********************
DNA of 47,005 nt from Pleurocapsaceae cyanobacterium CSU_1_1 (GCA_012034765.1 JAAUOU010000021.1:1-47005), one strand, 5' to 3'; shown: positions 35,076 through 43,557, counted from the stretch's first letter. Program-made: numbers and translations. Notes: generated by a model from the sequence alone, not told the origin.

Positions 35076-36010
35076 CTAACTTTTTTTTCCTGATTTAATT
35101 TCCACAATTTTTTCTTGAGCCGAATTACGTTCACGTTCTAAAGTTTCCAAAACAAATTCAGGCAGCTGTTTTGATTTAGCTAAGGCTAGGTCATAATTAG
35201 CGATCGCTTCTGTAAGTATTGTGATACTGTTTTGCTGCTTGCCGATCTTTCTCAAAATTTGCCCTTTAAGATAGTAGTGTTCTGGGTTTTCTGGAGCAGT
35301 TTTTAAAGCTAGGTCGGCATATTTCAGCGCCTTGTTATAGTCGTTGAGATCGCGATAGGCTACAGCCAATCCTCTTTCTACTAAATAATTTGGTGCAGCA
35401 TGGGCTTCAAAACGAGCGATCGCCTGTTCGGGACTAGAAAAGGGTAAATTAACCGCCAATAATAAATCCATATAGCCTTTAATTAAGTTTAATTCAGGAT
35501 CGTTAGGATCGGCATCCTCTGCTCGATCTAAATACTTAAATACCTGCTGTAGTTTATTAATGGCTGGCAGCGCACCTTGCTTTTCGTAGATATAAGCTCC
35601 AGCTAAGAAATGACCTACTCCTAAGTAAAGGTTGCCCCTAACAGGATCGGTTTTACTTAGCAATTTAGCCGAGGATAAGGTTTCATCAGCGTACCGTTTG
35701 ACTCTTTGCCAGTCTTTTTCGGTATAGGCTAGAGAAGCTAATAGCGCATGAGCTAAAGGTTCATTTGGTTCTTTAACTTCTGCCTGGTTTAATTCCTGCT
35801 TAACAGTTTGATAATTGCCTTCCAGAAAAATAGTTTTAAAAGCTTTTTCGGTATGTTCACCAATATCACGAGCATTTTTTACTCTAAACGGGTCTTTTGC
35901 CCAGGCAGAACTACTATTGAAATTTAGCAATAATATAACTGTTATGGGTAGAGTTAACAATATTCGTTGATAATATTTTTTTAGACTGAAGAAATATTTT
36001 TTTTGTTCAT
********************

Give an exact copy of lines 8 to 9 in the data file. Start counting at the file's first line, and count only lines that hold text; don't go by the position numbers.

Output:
35501 CGTTAGGATCGGCATCCTCTGCTCGATCTAAATACTTAAATACCTGCTGTAGTTTATTAATGGCTGGCAGCGCACCTTGCTTTTCGTAGATATAAGCTCC
35601 AGCTAAGAAATGACCTACTCCTAAGTAAAGGTTGCCCCTAACAGGATCGGTTTTACTTAGCAATTTAGCCGAGGATAAGGTTTCATCAGCGTACCGTTTG